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Virupaksha Temple, Hampi, Karnataka
Virupaksha Temple, Hampi, Karnataka
Nickname(s): Vijayanagar samrajjya
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Country  India
State File:Flag of Karnataka.svg Karnataka
District Bellary
Founded by Harihara and Bukkaraya
Elevation 467 m (1,532 ft)
Population (2011)Population of Hampi Village (across the river from Hampi City)
 • Total 2,777[1]
 • Official Kannada
Time zone IST (UTC+5:30)
Nearest city Hospet
Website www.hampi.in [archive]
UNESCO World Heritage Site
Group of Monuments at Hampi
Name as inscribed on the World Heritage List [archive]
Location India
Type Cultural
Criteria (i)(iii)(iv)
Reference 241 [archive]
UNESCO region [archive] Asia-Pacific
Inscription history
Inscription 1986 (10th Session)
Endangered 1999–2006

Hampi (Hampe) is a village and temple town recognised as a UNESCO World Heritage Site, listed as the Group of Monuments at Hampi.[2] in northern Karnataka, India. It is located within the ruins of the city of Vijayanagara, the former capital of the Vijayanagara Empire. Predating the city of Vijayanagara, Hampi continues to be an important religious centre, housing the Virupaksha Temple and several other monuments belonging to the old city.


Hampi — traditionally known as Pampa-kshetra, Kishkindha-kshetra or Bhaskara-kshetra — is derived from Pampa, the old name of the Tungabhadra River (Pampa was Lord Brahma's daughter, who was later married to Lord Shiva) on whose southern banks the city is built.[3] The name "Hampi" is an anglicized version of the Kannada name Hampe (derived from Pampa). Over the years, it has also been referred to as Vijayanagara and Virupakshapura (from Virupaksha, the patron deity of the Vijayanagara rulers).


Emperor Ashoka's Rock Edicts in Nittur & Udegolan (both in Bellary district) suggest that this region was part of the Maurya Empire during the 3rd century BC. A Brahmi inscription and a terracotta seal dating to the II century CE were also recovered from the excavation site.[4]

The first settlements in Hampi date from 1 CE.[5]

Immediately before the rise of the Vijayanagara kings, the region was probably in the hands of chiefs of Kampili, now a small town, 19 km east of Hampi.[4]

Hampi was one of the best areas of the capital of the Vijayanagara Empire from 1343 to 1565, when it was besieged by the Deccan Muslim confederacy.[2] Hampi was chosen because of its strategic location, bounded by the torrential Tungabhadra river on one side and surrounded by defensible hills on the other three sides.

The ruins of Hampi were surveyed in 1800 by Scottish Colonel Colin Mackenzie, first Surveyor General of India.

The site is significant historically and architecturally. The landscape abounds with large stones which have been used to make statues of Jaina deities. The Archaeological Survey of India continues to conduct excavations in the area.[6]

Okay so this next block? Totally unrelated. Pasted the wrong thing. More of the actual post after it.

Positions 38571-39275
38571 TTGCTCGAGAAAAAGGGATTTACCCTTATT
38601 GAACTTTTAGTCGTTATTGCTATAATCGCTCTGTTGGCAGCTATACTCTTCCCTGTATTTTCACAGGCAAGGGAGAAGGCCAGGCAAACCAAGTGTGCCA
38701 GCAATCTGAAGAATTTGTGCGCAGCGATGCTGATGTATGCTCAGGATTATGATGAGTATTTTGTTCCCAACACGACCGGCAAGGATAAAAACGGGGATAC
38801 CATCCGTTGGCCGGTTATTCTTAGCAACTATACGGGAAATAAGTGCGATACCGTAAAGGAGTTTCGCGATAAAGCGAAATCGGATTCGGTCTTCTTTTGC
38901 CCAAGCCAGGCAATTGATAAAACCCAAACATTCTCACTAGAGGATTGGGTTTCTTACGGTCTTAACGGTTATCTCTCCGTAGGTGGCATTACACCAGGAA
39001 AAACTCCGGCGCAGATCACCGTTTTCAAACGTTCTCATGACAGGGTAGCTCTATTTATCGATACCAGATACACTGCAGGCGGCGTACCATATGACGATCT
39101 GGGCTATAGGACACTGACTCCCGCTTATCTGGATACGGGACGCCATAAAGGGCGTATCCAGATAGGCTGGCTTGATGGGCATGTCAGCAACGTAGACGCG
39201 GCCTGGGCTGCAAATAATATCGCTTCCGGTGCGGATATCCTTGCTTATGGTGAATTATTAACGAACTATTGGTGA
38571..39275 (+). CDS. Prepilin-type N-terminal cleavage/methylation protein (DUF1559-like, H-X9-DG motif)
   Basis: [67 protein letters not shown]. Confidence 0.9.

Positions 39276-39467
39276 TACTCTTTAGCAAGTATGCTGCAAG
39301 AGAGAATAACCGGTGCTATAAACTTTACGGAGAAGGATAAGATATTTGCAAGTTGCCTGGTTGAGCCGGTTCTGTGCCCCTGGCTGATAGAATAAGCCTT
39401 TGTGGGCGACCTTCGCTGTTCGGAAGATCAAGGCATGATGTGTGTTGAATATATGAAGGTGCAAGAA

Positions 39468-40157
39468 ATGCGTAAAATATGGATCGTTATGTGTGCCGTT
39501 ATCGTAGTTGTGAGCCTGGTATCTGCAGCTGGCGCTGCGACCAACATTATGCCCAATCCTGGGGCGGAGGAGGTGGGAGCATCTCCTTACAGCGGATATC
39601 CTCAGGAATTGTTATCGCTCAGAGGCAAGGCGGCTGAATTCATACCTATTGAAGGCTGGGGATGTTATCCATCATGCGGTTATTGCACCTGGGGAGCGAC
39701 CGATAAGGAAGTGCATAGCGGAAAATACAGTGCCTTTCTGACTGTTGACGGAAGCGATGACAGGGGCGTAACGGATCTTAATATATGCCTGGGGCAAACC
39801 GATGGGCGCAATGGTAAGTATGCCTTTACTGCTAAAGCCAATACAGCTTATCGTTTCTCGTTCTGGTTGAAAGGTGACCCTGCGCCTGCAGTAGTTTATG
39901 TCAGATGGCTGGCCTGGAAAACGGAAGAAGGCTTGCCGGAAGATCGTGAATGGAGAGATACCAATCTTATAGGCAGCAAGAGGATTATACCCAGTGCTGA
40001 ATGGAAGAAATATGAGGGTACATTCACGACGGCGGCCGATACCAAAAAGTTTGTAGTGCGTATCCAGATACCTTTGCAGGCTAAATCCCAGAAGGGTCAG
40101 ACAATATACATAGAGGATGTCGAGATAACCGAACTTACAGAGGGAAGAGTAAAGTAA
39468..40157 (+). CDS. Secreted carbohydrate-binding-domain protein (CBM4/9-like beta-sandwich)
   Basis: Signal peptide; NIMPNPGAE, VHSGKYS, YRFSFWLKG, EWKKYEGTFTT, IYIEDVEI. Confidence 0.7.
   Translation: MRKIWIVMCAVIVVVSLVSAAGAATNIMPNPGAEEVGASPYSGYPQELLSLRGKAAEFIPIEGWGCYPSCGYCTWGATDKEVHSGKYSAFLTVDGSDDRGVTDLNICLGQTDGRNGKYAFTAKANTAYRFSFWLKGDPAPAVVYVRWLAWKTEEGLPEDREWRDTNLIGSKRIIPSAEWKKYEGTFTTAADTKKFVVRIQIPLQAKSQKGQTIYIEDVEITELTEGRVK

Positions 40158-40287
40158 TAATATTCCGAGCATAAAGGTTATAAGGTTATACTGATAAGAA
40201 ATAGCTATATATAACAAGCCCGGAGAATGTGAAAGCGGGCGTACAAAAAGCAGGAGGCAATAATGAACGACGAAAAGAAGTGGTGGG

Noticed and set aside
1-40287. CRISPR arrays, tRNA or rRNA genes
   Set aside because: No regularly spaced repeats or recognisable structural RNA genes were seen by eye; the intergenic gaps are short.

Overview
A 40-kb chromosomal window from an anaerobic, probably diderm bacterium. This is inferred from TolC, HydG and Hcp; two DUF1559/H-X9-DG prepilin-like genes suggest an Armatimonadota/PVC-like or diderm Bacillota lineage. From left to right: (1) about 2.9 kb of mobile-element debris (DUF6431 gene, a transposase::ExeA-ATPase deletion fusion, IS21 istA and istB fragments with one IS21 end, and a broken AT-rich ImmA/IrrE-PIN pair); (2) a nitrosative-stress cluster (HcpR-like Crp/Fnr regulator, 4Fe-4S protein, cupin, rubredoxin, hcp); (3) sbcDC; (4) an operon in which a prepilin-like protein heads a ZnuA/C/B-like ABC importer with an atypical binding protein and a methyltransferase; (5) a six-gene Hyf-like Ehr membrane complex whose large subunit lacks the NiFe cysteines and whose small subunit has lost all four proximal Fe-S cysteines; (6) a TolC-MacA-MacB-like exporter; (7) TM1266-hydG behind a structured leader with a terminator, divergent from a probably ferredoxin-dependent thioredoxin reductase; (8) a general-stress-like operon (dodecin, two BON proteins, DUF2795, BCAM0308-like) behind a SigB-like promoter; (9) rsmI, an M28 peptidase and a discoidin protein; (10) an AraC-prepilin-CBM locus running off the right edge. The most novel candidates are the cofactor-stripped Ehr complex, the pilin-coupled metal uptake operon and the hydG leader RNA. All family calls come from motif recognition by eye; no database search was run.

The Islamic Quarter, sometimes called the Moorish Quarter, is located between the northern slope of the Malyavanta hill and the Talarigatta Gate. According to archaeologists, high-ranking Muslim officers of the king's court and military officers lived in this area.[7]


Hampi is situated on the banks of the Tungabhadra River. It is 353 km from Bangalore and 74 km from Bellary. Hosapete (Hospet), 13 km away, is the nearest railway head. Guntakal Jn S.C.Railway just 99 km from Guntakal, which is also on the banks of Tunghabhadra, in AP is some 150 km away.The principal industries of the village are agriculture, the support of the Virupaksha temple and some other local holy places in the vicinity, as well as tourism. The annual Hampi Utsav or "Vijaya Festival" has been celebrated since the reign of Vijayanagara. It is organized by the Government of Karnataka as Nada Festival.[8]

Due to the presence of several mineral deposits in this region, such as iron-ore and manganese, mining has been done for a number of years. A recent boom for the supply of iron-ore in the international market has led to increased levels of mining in this district. Some feel that the World Heritage Site at Hampi and the Tungabhadra Dam are under threat as a result.


Climate data for Gokarna
Month Jan Feb Mar Apr May Jun Jul Aug Sep Oct Nov Dec Year
Average high °C (°F) 30.9
Average low °C (°F) 18.1
Average precipitation mm (inches) 0
Source: Climate data: Hampi [archive]


File:Hampi Ruins of Vijaynagar India Map 1911.jpg
Hampi Map, 1911
File:Schematic map of Hampi.png
Schematic map of Hampi with major tourist spots
File:Jain Temples @ Hampi.jpg
Jain Temples
File:Hampi aug09 45.jpg
The remains of a giant Bukka's Aqueduct located near Anegondi
File:Hampi aug09 226.jpg
Lotus Mahal at the Zenana Enclosure

The city of Vijayanagara was originally encompassed by seven lines of fortifications, which had many bastions and gateways. The seventh & the innermost fortification enclosed the main city and is the best preserved. The extant monuments of Vijayanagara or Hampi can be divided into Religious, Civil & Military buildings. The Jain temples on Hemakuta hill, the two Devi shrines and some other structures in the Virupaksha temple complex predate the Vijayanagara Empire. The earliest amongst them, the Shiva shrines with their stepped pyramidal vimanas or superstructures, date to the early Chalukyan period around ninth-tenth century AD.